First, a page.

08 | Governance
Hafnia is committed to upholding the highest corporate governance standards, professionalism and business integrity across all activities. To achieve that, the development, implementation and maintenance of well-functioning governance policies and practices are critical.
Hafnia’s governance policies and practices are created to comply with applicable laws and ethical standards while being mindful to the Company’s long-term performance and financial soundness.
The policies abide to the overall principles of uprightness and fairness in accordance with leading market practices, while aligning with the interests of the Board of Directors and management, and balancing the reasonable expectations of shareholders, employees, customers, suppliers, other contracting parties and the public.
Hafnia’s corporate governance policies are based on the Norwegian Code of Practice for Corporate Governance dated 14 October 2021 issued by the Norwegian Corporate Governance Board (the “Code”). The Code is available at www.nues.no.
Board and Management presentation
Hafnia’s management team consists of seasoned executives who have extensive experience and vast networks of strong relationships with major oil and gas companies, shipyards, global financial institutions and other key shipping industry participants. They have demonstrated their ability to manage the commercial, technical and financial aspects of Hafnia’s business, backed by years of senior-level experience operating large and diverse fleets of energy transportation vessels, as well as other assets within the maritime sector.
The Board of Directors complements Hafnia’s manage- ment with extensive collective international experience in shipping, energy and capital markets – as well as a broad range of complementary functional competencies. This allows a good balance of knowledge, expertise and diversity appropriate to promote different perspectives and mitigate against groupthink.
The Board of Directors is responsible for the overall management of the Company and may exercise all of the powers of the Company not reserved to the Company’s shareholders by its bye-laws or under Bermuda law.
Andreas Sohmen-Pao is Chairman of BW Group and listed affiliates BW LPG, Hafnia, BW Epic Kosan, BW Off- shore, BW Energy and Cadeler. He is Chairman of the Global Centre for Maritime Decarbonisation, a director of Navigator Holdings and a trustee of the Lloyd’s Register Foundation. He has previously served as Chairman of the Singapore Maritime Foundation and as a non-executive director of The Hongkong and Shanghai Banking Corporation, the Maritime and Port Authority of Singapore, The London P&I Club, Sport Singapore, Singapore’s National Parks Board and The Esplanade amongst others. Prior to joining BW, Mr. Sohmen-Pao worked at Goldman Sachs International in London. He is a graduate of Oxford University and Harvard Business School. He resides in Singapore.
Erik Bartnes was co-founder of Pareto AS and senior partner from 1988 to 2010, and Chairman of Pareto AS until April 2013. Mr. Bartnes is one of the co-founders of the original Hafnia Tankers in 2010 and served as Executive Chairman until 2018. Currently, Mr. Bartnes serves as Chairman in Astrup Fearnley Holding AS, Astrup Fearnley AS, Fearnleys AS, Fearnley Securities ASA, Fearnley Offshore AS, Fearnley Offshore Supply AS, Eclipse Drilling AS, Revier Invest AS , and Svele AS . Mr. Bartnes is a board member of Pareto Asset Management AS, Pareto Invest AS, Premium Maritime Fund AS, Thor Dahl Shipping AS and Ulstein Group AS . Previously, Mr. Bartnes served as a board member and Chairman of Christiania Shipping A/S, Pareto Invest AS and as a board member of Eitzen Chemical ASA, Viking Cruises Ltd, Viking Investments (Cayman) Ltd., Jupiter Properties (USA) Ltd, Nordic Tankers AS, Nordic Shipholding AS, Siva Shipping AS and Ugland Shipping AS. Mr Bartnes holds a LizRerPol degree from University of Fribourg in Switzerland. Mr. Bartnes resides in Oslo.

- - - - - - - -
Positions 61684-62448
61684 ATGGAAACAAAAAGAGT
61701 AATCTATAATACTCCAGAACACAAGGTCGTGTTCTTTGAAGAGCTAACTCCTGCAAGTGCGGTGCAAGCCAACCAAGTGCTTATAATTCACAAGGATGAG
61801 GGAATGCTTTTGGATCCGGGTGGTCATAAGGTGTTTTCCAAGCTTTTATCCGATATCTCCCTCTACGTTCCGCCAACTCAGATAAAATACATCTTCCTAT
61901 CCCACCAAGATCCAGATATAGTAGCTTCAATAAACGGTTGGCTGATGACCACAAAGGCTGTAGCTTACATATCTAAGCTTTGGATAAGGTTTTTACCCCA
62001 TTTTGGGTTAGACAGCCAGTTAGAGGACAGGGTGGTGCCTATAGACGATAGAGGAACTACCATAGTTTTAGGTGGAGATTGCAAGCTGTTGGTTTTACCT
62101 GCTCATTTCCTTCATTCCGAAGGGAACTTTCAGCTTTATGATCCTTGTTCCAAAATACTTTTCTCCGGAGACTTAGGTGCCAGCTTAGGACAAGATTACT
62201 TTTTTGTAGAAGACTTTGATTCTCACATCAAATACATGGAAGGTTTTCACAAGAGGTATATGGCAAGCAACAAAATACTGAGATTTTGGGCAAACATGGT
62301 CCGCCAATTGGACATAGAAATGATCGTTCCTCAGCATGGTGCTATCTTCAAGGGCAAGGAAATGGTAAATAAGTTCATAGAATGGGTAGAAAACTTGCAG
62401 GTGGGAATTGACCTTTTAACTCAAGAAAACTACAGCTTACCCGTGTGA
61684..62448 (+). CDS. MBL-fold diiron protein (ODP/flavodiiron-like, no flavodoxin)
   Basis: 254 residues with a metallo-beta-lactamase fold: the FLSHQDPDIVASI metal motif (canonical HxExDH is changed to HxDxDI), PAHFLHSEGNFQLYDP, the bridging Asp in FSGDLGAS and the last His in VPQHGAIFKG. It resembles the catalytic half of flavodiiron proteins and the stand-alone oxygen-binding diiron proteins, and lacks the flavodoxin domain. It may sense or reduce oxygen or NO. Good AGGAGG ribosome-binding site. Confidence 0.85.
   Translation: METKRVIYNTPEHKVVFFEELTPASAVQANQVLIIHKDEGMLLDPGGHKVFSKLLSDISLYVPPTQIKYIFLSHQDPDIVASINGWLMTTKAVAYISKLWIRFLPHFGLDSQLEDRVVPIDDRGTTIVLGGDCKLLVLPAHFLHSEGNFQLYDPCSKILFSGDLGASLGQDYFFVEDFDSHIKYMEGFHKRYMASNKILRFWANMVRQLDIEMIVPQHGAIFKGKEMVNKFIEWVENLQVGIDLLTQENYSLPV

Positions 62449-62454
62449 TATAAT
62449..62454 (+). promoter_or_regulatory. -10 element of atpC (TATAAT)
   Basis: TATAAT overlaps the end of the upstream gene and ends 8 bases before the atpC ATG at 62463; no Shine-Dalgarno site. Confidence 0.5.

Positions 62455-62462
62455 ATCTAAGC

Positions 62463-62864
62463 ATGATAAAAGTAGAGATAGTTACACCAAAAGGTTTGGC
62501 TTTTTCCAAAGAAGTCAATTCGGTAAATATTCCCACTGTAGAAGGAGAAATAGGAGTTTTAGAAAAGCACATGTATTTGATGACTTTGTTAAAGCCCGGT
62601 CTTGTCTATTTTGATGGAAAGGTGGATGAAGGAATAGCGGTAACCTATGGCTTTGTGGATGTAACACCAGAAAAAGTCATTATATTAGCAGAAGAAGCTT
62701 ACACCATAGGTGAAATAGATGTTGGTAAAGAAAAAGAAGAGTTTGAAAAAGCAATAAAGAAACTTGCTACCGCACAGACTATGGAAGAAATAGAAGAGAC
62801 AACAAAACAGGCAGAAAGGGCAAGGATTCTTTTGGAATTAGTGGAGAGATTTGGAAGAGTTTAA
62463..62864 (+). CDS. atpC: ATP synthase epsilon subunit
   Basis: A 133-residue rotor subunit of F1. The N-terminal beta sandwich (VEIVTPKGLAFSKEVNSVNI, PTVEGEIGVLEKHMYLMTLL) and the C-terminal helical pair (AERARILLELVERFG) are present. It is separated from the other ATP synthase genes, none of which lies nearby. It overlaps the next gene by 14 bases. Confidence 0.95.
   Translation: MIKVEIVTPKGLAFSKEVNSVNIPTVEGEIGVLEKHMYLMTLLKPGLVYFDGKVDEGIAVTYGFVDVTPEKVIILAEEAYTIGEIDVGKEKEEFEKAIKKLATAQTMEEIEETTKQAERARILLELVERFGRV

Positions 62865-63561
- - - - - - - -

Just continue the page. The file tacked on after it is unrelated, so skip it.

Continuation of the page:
Donald John Ridgway
Donald John Ridgway was CEO of BP Shipping from 2008 to 2015. Mr. Ridgway is a qualified Master Mariner, and has a master degree from the Judge Institute, Cambridge University. He is a Chartered Marine Technologist and a Fellow of the Institute of Marine Engineering, Science and Technology, and is currently a director of Tindall Riley Ltd. and Tindall Riley (Britannia) Ltd., a leading marine liability insurer. He was formerly Chairman of the Oil Companies International Marine Forum and the Marine Preservation Association LLC, President of the API Marine Committee, Director of a number of businesses and organisations including Britannia P&I Insurance Ltd., Alaska Tanker Company, ITOPF, and UK Chamber of Shipping and a member of the Executive Advisory Board to the UN IMO World Maritime University. Mr. Ridgway resides in London.
Thomas Andrew Jaggers
Mr. Thomas Andrew Jaggers is currently a managing director at Oaktree. Prior to joining Oaktree in 2010, Mr. Jaggers spent nine years at the law firm Linklaters LLP in London, most recently as a managing associate, where he specialised in private equity, corporate and company law, in particular mergers and acquisitions (both public and private). Mr. Jaggers currently serves on the Board of Directors of Cruise Yacht Upper Holdco Limited, the parent company of The Ritz-Carlton Yacht Collection. Mr. Jaggers holds a B.A. (Hons) Law from Jesus College, Cambridge. Mr. Jaggers resides in London.